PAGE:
Excessive digital device and social media use
Utilizing a survey sample of 388,275 U.S. adolescents, a 2017 study found a clear relationship between electronic device use and exhibiting at least one suicide risk factor, such as depression, loneliness, or social isolation. Risks increased after two or more hours per day of device use, with 33% (128,131) reporting at least one suicide-related outcome, such as suicidal ideation, plans, and attempts, compared to 29% (112,600 ) of those who used devices only one hour per day. Adolescents who used their devices five hours or more per day were 66% more likely to have at least one suicide-related outcome than those who used them for just one hour per day.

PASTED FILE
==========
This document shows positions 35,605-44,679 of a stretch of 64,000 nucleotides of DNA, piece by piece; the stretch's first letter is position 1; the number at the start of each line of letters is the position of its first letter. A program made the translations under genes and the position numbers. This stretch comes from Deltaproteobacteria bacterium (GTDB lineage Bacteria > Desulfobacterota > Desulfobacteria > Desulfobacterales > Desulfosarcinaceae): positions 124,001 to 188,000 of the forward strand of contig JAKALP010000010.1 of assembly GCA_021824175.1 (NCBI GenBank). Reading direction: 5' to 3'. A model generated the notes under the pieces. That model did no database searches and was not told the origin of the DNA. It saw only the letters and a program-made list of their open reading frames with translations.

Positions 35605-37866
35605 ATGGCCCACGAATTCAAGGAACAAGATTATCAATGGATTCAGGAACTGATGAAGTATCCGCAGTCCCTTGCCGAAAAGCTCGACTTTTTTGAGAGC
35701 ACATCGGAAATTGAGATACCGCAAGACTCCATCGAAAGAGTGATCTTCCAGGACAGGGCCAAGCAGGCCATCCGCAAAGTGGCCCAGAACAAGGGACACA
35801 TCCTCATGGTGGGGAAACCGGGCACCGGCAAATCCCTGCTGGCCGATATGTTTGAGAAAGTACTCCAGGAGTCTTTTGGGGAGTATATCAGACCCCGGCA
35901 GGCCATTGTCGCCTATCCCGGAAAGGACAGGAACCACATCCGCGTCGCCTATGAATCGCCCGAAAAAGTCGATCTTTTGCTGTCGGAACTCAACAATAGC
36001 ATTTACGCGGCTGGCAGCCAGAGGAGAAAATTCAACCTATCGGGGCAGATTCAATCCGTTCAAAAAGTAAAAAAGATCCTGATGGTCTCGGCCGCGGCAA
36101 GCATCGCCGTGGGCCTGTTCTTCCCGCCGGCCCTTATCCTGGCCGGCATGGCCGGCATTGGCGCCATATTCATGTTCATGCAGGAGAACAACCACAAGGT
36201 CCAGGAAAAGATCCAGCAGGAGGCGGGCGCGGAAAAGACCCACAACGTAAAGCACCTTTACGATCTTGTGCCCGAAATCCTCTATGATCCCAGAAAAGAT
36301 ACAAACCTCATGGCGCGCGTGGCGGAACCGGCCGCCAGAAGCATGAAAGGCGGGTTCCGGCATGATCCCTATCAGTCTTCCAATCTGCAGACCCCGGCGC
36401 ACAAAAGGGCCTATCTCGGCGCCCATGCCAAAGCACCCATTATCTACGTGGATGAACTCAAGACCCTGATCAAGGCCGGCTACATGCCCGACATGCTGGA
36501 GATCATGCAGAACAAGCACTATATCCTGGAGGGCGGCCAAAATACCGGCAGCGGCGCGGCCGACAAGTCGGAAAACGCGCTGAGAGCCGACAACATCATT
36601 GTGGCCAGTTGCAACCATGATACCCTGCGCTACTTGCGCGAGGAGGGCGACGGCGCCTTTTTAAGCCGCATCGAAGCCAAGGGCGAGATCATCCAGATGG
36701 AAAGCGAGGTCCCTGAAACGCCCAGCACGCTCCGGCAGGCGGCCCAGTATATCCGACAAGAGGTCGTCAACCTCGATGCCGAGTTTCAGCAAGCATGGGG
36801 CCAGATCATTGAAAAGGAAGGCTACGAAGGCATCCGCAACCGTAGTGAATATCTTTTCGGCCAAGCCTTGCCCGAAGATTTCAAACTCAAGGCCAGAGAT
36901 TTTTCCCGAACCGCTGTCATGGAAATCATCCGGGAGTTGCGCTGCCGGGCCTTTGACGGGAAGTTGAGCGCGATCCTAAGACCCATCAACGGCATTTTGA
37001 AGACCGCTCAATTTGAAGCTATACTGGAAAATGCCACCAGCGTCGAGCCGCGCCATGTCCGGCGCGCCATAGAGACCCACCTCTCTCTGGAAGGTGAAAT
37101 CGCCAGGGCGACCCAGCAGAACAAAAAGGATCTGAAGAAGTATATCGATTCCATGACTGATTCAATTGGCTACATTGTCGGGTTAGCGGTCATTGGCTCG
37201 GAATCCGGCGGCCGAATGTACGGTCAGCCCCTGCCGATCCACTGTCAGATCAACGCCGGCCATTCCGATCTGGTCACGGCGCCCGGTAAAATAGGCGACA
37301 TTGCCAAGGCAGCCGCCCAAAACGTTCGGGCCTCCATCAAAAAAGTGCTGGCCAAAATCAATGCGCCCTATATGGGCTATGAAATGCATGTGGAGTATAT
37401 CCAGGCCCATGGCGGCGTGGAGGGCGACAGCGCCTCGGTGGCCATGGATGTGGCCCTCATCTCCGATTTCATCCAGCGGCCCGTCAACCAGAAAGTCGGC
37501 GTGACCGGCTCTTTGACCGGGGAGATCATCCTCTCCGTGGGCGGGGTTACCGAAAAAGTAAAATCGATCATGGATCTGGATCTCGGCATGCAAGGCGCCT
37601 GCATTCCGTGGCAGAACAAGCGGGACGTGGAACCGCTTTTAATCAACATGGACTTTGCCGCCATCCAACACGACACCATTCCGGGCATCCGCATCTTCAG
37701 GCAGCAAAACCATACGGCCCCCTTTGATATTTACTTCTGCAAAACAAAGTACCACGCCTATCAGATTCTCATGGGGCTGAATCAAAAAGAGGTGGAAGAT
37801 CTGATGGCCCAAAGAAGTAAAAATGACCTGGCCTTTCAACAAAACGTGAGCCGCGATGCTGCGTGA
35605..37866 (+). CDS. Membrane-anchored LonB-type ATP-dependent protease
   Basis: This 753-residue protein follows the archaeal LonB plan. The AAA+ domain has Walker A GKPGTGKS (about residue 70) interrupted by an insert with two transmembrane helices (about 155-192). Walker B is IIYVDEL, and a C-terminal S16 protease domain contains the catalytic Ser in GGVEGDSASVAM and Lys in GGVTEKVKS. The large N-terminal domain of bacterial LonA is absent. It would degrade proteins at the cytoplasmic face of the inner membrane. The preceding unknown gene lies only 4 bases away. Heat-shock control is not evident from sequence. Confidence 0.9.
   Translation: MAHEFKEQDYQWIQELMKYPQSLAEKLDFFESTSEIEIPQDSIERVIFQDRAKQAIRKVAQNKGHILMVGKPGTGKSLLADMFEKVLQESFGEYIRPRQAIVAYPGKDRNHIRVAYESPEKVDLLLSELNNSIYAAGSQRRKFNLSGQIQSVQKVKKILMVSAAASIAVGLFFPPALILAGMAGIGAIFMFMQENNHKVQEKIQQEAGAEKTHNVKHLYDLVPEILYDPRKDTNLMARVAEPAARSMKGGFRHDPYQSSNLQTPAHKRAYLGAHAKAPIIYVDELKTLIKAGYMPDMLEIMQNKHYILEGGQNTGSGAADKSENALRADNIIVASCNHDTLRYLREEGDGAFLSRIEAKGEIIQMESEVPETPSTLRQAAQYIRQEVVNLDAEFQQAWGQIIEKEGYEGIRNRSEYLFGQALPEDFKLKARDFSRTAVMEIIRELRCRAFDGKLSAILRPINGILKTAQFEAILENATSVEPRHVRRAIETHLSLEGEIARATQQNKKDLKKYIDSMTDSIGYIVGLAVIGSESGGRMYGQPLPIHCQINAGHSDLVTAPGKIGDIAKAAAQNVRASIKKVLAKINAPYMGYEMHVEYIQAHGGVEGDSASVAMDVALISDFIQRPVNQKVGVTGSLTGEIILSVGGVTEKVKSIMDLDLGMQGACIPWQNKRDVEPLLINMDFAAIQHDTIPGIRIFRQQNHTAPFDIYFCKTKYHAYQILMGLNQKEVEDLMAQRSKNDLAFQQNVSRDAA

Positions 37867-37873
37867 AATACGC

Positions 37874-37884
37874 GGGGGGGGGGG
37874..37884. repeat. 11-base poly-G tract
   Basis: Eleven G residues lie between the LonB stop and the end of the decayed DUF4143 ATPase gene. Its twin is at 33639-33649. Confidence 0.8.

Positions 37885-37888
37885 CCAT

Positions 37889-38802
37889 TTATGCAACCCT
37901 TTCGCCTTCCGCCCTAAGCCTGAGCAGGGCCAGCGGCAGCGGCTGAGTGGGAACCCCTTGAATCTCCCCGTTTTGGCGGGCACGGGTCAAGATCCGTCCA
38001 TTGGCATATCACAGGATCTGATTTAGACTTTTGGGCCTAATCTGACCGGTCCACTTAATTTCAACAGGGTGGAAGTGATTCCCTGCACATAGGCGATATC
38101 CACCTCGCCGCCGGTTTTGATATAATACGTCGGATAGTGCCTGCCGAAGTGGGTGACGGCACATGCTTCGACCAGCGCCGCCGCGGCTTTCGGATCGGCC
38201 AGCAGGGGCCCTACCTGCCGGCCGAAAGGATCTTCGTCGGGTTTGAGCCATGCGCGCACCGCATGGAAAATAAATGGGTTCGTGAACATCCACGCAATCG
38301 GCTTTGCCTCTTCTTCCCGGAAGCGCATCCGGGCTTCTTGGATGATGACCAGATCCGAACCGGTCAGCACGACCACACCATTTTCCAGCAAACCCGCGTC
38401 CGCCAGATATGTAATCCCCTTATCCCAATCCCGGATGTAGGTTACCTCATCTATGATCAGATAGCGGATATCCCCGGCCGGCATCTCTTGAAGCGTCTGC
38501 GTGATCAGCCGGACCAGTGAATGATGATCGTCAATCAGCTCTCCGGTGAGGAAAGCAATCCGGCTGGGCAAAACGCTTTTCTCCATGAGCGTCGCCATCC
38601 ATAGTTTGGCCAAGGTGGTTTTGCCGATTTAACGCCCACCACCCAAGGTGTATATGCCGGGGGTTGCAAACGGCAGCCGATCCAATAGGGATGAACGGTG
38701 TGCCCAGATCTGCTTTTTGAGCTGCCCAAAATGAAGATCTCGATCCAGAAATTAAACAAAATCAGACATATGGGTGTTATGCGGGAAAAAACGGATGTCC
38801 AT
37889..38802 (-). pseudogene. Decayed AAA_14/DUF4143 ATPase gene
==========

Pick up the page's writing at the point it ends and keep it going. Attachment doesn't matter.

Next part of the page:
When it comes to social media use, there are many correlations and theories as to its contribution to recent upticks in depression. A study that looked at the social media use of 753 Canadian students in grades seven through 12 found that 25.2% (190) spent over two hours per day on social media, 54.3% (409) spent two hours or less, and 20.5% (154) said they rarely or did not check social media at all. Spending two hours or more on social media every day was independently associated with a poor self-rating of mental health and high levels of psychological distress and suicidal ideation. This phenomenon has been seen so frequently in heavy users that researches have labeled it “Facebook depression,” suggesting that the intensity of these social media platforms — i.e., places where young people are always contactable, exposed to unrealistic representations of reality, face possible online bullying and/or peer pressure, etc. — could trigger depression or exacerbate existing conditions.